ORLANDO – Businesswoman, educator, and former national security specialist Stephanie Murphy today called for No Budget, No Pay legislation that would require both chambers of Congress to pass a budget and all appropriations bills on time or Members of Congress don’t get paid. Murphy is running for Congress in Florida’s Seventh Congressional District, which includes all of Seminole County and northern Orange County, including Winter Park and much of downtown Orlando.
“The concept is simple: do your job or don’t get paid,” said Murphy. “Passing a budget on time – and then holding spending to that budget – is the only way we’re going to stop runaway deficit spending and start balancing the budget. By forcing Members of Congress to do their jobs, we will bring certainty to our country and to the markets, and the American people won’t be subjected to manufactured budgeting crises or pointless government shutdowns.”
By law, Congress is required to pass a budget resolution and its subsequent appropriations bills by October 1, the start of the nation’s fiscal year. If adopted, the bill would dock Members’ pay every day after October 1 until the bills are passed. The proposed legislation would also prohibit retroactive pay so that Members may not pay themselves back once the bills are passed.
Congress has not adopted a budget for the federal government on time in six years, and they have not passed all appropriations bills on time in nearly 20 years. Congress did pass a watered-down, one-year version of No Budget, No Pay in 2013. That year, the House and Senate passed individual budgets for the first time in four years.
“When I am elected, I will help introduce and build bipartisan support to pass the ‘No Budget, No Pay Act’ so that we can hold Congress accountable for the American people,” said Murphy. “The real question is why hasn’t Congressman John Mica cosponsored the bill yet? Mica has voted to give himself a pay raise eight times over his nearly 25-year career in Washington – a 30 percent pay increase – despite Congress often failing to complete its most basic function of passing a budget. At the same time, Mica was outrageously supporting cuts to Social Security and Medicare benefits and trying to privatize both programs. American families have to work hard to earn their paychecks and, unlike Congressman Mica, I believe Congress should have to do the same.”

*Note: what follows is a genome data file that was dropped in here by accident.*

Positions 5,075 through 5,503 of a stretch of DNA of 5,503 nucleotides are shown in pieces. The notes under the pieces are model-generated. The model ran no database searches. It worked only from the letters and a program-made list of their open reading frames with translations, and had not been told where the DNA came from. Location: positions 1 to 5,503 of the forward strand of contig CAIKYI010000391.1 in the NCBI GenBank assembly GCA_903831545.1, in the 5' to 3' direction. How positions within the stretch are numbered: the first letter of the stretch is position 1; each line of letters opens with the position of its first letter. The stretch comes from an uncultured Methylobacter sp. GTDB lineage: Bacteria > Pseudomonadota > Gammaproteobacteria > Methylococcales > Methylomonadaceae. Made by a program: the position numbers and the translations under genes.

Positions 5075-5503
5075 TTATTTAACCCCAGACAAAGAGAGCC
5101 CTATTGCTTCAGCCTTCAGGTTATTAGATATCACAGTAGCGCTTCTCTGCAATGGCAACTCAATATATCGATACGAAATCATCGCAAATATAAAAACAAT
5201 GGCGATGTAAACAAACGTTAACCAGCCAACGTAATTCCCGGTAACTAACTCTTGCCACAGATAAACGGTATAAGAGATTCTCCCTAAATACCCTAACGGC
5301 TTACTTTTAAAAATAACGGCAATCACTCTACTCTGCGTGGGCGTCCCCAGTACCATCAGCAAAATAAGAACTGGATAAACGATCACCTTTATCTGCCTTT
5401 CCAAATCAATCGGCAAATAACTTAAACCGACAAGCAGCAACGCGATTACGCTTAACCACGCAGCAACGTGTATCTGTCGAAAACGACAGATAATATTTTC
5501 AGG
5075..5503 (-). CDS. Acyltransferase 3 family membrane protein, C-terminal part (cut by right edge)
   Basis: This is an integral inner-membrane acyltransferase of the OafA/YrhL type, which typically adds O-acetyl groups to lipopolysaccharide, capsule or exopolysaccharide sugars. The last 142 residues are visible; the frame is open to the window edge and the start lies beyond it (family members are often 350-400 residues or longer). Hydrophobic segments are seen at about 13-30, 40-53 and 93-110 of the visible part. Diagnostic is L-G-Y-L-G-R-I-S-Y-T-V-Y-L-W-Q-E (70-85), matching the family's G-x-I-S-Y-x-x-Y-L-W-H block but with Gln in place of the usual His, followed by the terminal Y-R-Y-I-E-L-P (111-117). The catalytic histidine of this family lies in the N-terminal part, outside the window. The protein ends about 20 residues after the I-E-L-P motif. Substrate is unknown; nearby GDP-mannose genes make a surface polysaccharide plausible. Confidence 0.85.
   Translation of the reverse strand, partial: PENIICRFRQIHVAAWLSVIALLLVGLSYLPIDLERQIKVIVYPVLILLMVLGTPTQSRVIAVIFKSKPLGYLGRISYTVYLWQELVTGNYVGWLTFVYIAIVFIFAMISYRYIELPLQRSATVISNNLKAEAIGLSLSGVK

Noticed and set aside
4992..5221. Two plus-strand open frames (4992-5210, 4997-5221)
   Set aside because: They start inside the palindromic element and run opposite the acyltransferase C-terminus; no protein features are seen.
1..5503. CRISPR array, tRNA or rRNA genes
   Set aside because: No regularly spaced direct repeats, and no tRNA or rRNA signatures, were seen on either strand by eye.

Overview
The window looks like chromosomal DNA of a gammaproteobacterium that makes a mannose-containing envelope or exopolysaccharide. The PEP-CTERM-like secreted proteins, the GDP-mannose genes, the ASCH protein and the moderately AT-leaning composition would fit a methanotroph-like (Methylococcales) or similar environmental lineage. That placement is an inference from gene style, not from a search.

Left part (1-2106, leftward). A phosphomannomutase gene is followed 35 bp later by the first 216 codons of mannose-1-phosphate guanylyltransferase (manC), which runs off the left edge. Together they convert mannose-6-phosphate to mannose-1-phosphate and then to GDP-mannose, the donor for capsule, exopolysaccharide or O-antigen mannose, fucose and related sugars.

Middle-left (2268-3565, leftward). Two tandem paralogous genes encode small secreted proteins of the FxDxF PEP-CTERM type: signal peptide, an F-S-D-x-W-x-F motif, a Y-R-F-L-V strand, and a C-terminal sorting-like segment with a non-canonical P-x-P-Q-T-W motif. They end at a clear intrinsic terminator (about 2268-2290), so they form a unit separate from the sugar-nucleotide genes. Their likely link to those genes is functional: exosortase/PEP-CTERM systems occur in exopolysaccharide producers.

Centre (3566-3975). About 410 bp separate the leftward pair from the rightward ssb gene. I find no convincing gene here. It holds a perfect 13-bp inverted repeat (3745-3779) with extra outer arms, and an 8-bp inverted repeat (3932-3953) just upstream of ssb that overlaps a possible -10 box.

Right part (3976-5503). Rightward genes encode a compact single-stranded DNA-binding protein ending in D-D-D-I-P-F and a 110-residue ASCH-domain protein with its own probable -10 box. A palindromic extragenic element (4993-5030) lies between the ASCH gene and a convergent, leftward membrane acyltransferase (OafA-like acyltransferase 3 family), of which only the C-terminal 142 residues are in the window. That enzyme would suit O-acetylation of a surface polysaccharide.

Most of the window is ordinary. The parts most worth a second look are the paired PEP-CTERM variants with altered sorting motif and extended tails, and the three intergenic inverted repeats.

Congressman Mica Voted 8 Times To Raise His Own Pay. [HR 2775, Vote #550, 10/16/13; HR 8, Vote #659, 1/01/13; HR 3630, Vote #922, 12/13/11; HR 3082, Vote #662, 12/21/10; HR 1105, Vote #86, 2/25/09 ; H J Res 20, Vote #72, 1/31/07; HR 4328, Vote #538, 10/20/98 ; HR 4539, Vote #247, 7/15/94]
Congressman Mica Supports Raising The Retirement Age For Social Security. “For instance, one of the very first questions was whether either candidate would support raising the age for Social Security at some point. Mica offered a straight-up ‘yes.’” [Orlando Sentinel, 6/12/12]
Congressman Mica Supports Social Security Privatization. In 2012, in response to a Political Courage test questionnaire, Mica answered, “Yes,” to the following question: Do you support allowing individuals to divert a portion of their Social Security taxes into personal retirement accounts? [2012 Political Courage Test, Project Vote Smart, accessed 7/19/16]